Comic Rating: 6/10 – Pretty Good.
Let me start this review by saying that I simply don’t care for hallucination stories. Maybe there was something to learn in the subtext, but I don’t think it was worth using up one issue out of the five this comic gets. It’s especially disappointing when I don’t think anything from the prior three issues set up this issue at all. According to the preview text for the final issue, there is maybe some big bad guy behind all of this? Why? Thunderbolts was going gangbusters telling done-in-one stories where the team fights some bad guys and messes up a bit. I was having a blast! This new issue is still a bit of a blast, especially the use of classic 70s and 80s costumes. But the issue is not better than the sum of its parts.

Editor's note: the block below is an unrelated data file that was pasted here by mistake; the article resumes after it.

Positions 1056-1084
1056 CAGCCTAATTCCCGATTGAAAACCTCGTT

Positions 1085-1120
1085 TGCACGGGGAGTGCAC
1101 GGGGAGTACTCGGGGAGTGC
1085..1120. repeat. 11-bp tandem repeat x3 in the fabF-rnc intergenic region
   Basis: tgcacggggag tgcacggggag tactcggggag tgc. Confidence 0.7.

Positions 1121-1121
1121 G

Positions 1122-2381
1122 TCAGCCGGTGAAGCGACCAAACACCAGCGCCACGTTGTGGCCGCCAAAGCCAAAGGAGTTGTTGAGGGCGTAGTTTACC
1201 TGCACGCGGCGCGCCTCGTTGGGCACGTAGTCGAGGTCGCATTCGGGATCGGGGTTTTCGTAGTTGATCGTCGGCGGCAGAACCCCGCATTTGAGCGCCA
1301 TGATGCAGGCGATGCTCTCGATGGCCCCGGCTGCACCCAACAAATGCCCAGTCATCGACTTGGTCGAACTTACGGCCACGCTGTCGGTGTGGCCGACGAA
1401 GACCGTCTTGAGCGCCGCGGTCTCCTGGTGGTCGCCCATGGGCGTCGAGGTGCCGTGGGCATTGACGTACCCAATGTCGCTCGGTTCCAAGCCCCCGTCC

Man, I really wish this had been an ongoing. I think all the issues so far have been written like they hoped it would be an ongoing. And Zub would have killed it as an ongoing. Really delve into the characters and their relationships. Really tackle the ideas behind this Thunderbolts team. Give us some wacky one-off adversaries. Just have fun with it all. And both Zub and the art team are clearly having fun with this issue. It’s a bit wacky, with classic throwback artwork. So I like that part of it. But I don’t think anything really happens in the narrative to justify this use of the penultimate issue. Fortunately, I’m very confident in the creative team to knock it out of the park with the finale.
TL;DR: An issue spent on wacky hallucinations doesn’t have a strong enough impact when it’s the penultimate issue of a sadly short series.
The comics I review in my Hench-Sized reviews are just the usual comics I grab from Comixology any given week, along with a few impulse buys I might try on a whim. So if there are any comics or series you’d like me to review each week, let me know in the comments.
Posted on November 19, 2022, in Comics, DC, Marvel, Reviews and tagged Dick Grayson, Nightwing, Nite-MIte, She-Hulk, Thunderbolts. Bookmark the permalink. Leave a comment.